Issues of law and social progress are meant to be separate from spiritual progress. We may gain insight from our spiritual morals, but those morals shouldn’t directly correlate to legislation. Each field of the human experience, in this case, has and should continue to evolve independently of one another.

Otherwise, we’re in for religious war. We wonder why so many denounce religion altogether: the institutions themselves, when acting as political authorities, clash with a secular civilization. Religion is a source of morals, not laws. Trying to combine the two is like reverting as a species to primitive times. In biblical times, yes, Moses writing down the Ten Commandments and all the other rules acted as the Israelites’ laws as a group.

Times now are more complicated. Religion influencing politics blinds us. This is true for political and natural sciences. While religion evolves separately from secular fields, it nevertheless evolves given what we continue to learn about human nature and the universe. If God allows for continual progress and modernization in His earthly kingdom, then why would we assume He’d want us to follow stagnant doctrine?

If you believe in God and His continual work in our lives, you’ll find Him everywhere. I’m forever dumbfounded by how many scientists turn off their spiritual instincts completely. If you choose to let God in, then scientific study becomes a constant discovery of how amazing He is. Look at the order! The precision! Hot diggity dog! Christianity is dead because those deemed Christian manipulate Him for personal gain and stubborn ignorance.

we deserve better.

Only .1% of all human DNA is genetically different. Otherwise, we’re all the same. As much as we all want to feel special, the elite who possesses the secret elixir, such a mentality is ignorant and downright selfish. Churches send out missionaries to “convert” developing countries to the “right way,” as if indigenous religious are barbaric. As if privileged people with Bibles in hand, uneducated about local traditions, will “heal a broken world.” News flash: shoving ideas down others’ throats doesn’t result in genuine spiritual beliefs. Christianity is dead because it’s blinded to the black and white of Biblical text.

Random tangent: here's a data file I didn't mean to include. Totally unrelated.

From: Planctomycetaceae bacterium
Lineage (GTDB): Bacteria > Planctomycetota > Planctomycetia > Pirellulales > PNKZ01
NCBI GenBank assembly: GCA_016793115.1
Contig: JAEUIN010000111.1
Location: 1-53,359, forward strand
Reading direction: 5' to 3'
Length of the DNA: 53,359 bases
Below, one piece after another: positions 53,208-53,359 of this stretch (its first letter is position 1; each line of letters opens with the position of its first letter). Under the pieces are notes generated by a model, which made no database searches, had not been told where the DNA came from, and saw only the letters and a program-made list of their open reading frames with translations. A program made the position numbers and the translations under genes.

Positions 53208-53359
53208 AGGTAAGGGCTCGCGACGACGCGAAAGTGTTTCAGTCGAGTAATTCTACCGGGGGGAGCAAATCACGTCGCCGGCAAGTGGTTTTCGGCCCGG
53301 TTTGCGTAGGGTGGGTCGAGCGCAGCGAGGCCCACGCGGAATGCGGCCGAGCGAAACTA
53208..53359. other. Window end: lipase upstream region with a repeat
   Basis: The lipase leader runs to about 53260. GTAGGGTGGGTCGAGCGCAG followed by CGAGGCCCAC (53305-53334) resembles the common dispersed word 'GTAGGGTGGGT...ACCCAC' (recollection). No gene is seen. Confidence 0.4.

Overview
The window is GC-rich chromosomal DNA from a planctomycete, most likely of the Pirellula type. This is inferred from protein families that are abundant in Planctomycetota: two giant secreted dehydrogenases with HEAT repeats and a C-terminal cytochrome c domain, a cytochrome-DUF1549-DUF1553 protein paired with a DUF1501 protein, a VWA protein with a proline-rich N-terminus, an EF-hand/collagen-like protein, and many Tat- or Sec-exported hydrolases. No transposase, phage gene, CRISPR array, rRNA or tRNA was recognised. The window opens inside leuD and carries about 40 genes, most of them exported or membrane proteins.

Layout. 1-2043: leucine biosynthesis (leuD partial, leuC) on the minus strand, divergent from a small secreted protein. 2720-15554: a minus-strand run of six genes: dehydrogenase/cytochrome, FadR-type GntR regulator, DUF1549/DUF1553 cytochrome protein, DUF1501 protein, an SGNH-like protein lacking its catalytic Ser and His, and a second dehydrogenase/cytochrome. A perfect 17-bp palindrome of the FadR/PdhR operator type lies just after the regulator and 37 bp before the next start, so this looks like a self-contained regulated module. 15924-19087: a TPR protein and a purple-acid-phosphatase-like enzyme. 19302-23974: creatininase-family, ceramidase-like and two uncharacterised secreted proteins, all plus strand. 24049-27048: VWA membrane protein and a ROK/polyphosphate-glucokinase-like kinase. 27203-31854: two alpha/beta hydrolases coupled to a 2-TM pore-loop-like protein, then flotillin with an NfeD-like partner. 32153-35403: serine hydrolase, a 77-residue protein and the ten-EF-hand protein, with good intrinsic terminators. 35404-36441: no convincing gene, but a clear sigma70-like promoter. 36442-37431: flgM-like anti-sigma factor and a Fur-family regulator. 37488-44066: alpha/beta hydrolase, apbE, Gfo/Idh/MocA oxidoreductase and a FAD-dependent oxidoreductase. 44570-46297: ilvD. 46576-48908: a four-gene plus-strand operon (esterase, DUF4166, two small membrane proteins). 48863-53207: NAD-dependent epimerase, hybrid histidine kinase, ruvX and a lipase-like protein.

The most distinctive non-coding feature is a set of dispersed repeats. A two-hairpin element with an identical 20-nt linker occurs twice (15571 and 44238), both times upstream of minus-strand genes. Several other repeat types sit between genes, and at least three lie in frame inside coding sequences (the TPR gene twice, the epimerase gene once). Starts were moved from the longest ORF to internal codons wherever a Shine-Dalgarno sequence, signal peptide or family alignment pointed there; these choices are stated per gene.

We’re too busy drawing lines in the sand rather than bringing life to Jesus. There’s plenty of talk with what others have said about the Bible, as well as separate dogma, but we neglect showcasing Jesus. Maybe you don’t think of Him as the Savior, but you cannot deny that His words, His acts, and His nature are how we should strive to be. WWJD, for real.

Christianity is dead because it’s not doing what it preaches. And by “it,” I mean Christians. The solution to this problem, to breathe life back into this faith, is through us. Jesus embodies love and peace; we must actively pursue these same goals. Each moment, we must ask ourselves, “How can I be more loving? How can I find more peace in this situation? In what ways can I treat my neighbor like family?”

I believe, and will always believe, that humanity is innately good. God has made us capable of remarkable feats. In many ways, we’ve stirred away from God’s pure, loving nature. Just as we’ve stirred this direction, we can turn back to a people’s religion, one that is purely intended for spiritual growth and the betterment of all.

Christianity is dead; it’s time to bring it back to life.

Take care, and keep the faith. -Allie

Author: Allie

A flower child passionate about faith, social justice, and love.

2 Replies to “Christianity is dead.

  1. YES. All of this. I made the tragic mistake of judging God by church and church culture, and came back to Jesus last year. My faith is something I work on each day with God, and it’s just me and Him. I do my best to not let what Christians, or anyone who claims to be Christian, cloud my own relationship with God.

    1. AMEN to that! Our spiritual journeys are personal and don’t require the hubbub of organized churches. Keep the faith.